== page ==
The Italian Olympic Committee (CONI), Italian Football Federation (FIGC) and Lega Serie A have written a letter to Italian Prime Minister Mario Draghi to address the issues surrounding stadium development in the country.

In December, the three bodies sent a letter to then-Prime Minister Giuseppe Conte, Minister of Economy Roberto Gualtieri, Minister of Sport Vincenzo Spadafora and Minister of Cultural Heritage Dario Franceschini to discuss the “difficult moment” Italian football is facing and the “backwardness” of infrastructure projects within the sport.

The new letter to Draghi invites the Prime Minister to look at the “critical conditions” facing sports venues in Italy. The letter has been signed by CONI president Giovanni Malagò, FIGC president Gabriele Gravina and Lega Serie A president Paolo Dal Pino.

The letter stated: “The sports infrastructures in our country are in decidedly critical conditions and represent, in fact, a brake on the development and growth of the system as a whole. However, what we find even more regrettable, if not harmful, is the continuing insecurity on the procedures in question that conditions and discourages any investment in the sector.”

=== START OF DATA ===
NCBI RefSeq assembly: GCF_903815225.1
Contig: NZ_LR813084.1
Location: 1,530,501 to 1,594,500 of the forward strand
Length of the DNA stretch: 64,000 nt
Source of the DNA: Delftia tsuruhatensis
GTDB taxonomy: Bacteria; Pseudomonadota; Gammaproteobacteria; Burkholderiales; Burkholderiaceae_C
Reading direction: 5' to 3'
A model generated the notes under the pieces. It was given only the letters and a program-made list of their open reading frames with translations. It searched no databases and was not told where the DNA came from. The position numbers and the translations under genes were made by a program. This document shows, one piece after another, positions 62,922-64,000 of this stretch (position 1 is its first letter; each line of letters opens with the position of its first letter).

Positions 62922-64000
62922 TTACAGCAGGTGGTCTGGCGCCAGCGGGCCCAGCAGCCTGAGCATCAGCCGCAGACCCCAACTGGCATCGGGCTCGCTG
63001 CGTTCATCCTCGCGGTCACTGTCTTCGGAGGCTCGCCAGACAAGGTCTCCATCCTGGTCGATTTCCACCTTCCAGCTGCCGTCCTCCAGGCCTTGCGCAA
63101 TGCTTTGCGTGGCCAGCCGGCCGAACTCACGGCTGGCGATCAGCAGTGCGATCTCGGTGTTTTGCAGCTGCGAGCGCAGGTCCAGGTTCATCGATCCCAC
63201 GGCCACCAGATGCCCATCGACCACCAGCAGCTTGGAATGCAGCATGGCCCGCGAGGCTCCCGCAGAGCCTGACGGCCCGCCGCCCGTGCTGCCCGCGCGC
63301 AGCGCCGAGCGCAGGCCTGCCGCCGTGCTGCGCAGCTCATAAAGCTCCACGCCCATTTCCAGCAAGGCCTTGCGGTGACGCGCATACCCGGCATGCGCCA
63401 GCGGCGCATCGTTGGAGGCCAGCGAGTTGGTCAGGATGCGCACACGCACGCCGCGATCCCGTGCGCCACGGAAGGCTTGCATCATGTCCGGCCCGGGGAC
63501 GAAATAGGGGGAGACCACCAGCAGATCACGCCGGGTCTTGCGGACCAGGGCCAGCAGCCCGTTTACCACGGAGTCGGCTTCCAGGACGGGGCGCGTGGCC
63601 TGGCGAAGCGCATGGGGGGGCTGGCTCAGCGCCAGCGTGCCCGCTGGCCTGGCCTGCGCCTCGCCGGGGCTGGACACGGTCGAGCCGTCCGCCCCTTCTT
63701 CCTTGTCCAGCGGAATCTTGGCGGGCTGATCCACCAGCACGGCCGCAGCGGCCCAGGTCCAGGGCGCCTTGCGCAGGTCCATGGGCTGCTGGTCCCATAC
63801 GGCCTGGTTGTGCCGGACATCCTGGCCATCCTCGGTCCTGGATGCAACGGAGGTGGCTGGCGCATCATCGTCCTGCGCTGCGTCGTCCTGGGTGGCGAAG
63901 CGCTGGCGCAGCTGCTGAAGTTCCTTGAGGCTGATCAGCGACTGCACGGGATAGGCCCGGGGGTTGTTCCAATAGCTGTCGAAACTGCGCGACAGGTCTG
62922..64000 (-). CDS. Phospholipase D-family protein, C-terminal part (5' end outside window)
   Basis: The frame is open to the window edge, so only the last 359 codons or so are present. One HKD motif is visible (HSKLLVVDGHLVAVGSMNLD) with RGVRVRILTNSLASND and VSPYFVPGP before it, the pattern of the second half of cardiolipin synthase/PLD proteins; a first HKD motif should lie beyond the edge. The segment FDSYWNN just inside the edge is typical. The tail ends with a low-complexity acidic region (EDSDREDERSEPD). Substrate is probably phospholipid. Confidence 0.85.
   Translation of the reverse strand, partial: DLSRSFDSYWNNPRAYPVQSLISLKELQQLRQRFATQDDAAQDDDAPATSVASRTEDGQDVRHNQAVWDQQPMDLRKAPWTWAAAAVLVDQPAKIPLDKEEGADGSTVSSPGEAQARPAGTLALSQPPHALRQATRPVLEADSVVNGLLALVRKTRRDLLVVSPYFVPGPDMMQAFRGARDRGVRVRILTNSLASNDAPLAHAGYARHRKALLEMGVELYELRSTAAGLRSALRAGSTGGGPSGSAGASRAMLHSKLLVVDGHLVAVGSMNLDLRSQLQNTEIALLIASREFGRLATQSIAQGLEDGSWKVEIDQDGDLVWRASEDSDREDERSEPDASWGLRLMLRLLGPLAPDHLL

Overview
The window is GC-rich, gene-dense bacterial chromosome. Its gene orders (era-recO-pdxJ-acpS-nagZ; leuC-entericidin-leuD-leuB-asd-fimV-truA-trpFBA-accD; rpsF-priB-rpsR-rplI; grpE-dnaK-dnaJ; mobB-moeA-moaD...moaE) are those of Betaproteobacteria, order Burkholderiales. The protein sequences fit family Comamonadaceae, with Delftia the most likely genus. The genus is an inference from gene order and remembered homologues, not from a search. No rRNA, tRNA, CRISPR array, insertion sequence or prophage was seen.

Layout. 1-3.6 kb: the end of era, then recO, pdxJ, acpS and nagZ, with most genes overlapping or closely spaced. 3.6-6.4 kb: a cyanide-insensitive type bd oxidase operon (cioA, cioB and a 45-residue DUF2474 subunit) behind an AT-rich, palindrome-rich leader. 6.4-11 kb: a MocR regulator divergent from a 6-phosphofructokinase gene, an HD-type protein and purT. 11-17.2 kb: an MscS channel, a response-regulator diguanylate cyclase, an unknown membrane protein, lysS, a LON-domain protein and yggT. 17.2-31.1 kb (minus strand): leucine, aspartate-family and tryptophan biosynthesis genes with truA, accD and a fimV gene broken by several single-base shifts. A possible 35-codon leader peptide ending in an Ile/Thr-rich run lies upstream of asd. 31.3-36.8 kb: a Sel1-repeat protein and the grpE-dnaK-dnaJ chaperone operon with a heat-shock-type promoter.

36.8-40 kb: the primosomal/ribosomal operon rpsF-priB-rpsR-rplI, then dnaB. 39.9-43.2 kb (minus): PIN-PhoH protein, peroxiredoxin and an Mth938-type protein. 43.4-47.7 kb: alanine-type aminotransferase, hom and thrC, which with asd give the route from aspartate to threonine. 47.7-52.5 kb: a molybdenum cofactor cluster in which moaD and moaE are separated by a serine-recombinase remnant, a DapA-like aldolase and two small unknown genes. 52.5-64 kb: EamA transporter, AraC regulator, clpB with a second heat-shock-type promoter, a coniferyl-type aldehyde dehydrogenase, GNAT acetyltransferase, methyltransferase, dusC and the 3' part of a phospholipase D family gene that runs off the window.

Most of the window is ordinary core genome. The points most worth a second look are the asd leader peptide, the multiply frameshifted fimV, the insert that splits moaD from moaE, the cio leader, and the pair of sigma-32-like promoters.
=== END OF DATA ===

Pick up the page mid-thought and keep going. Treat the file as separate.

The original letter pointed out that Italy was behind England, Germany and Spain in a number of areas, including average revenues from fans and the number of new stadiums built in the last 20 years.

The new letter specifically cited Serie A club Fiorentina’s plans for a new stadium. In January, Fiorentina president Rocco Commisso slammed a ruling from Italy’s Ministry of Cultural Heritage and Activities (MiBACT) that stated the Stadio Artemio Franchi (pictured) could not be demolished or undergo a major redevelopment due to its historic status.

The decision marked the latest blow to Fiorentina’s long-held ambitions to either redevelop the Franchi or move to a new stadium in Tuscany. The letter from Lega Serie A, CONI and the FIGC said that projects such as Fiorentina’s “risk being thwarted by the exasperating bureaucracy and the self-defeating obstruction of associations that do not recognise the legitimacy of the procedures established by law”.

The letter added: “It is our intention to involve the Government in a plan for the redevelopment of sports facilities, perhaps even finding specific recognition in the upcoming Recovery Plan, which will allow Italy to get closer to European standards. A new generation of stadiums would, in fact, bring immediate benefits, especially in terms of employment, and would be a great driver for the economy of our country.”

Parma is another Serie A club with a stadium project currently in the pipeline and the team recently selected architecture firm Studio Zoppini to redesign its Stadio Enni Tardini. Elsewhere, AS Roma’s plans for a new stadium in the Tor di Valle neighbourhood were recently dropped following a change in ownership at the club, while cross-city rivals AC Milan and Inter Milan have plans for a new stadium on the site of the historic San Siro.

Image: Sailko/CC BY 3.0/Edited for size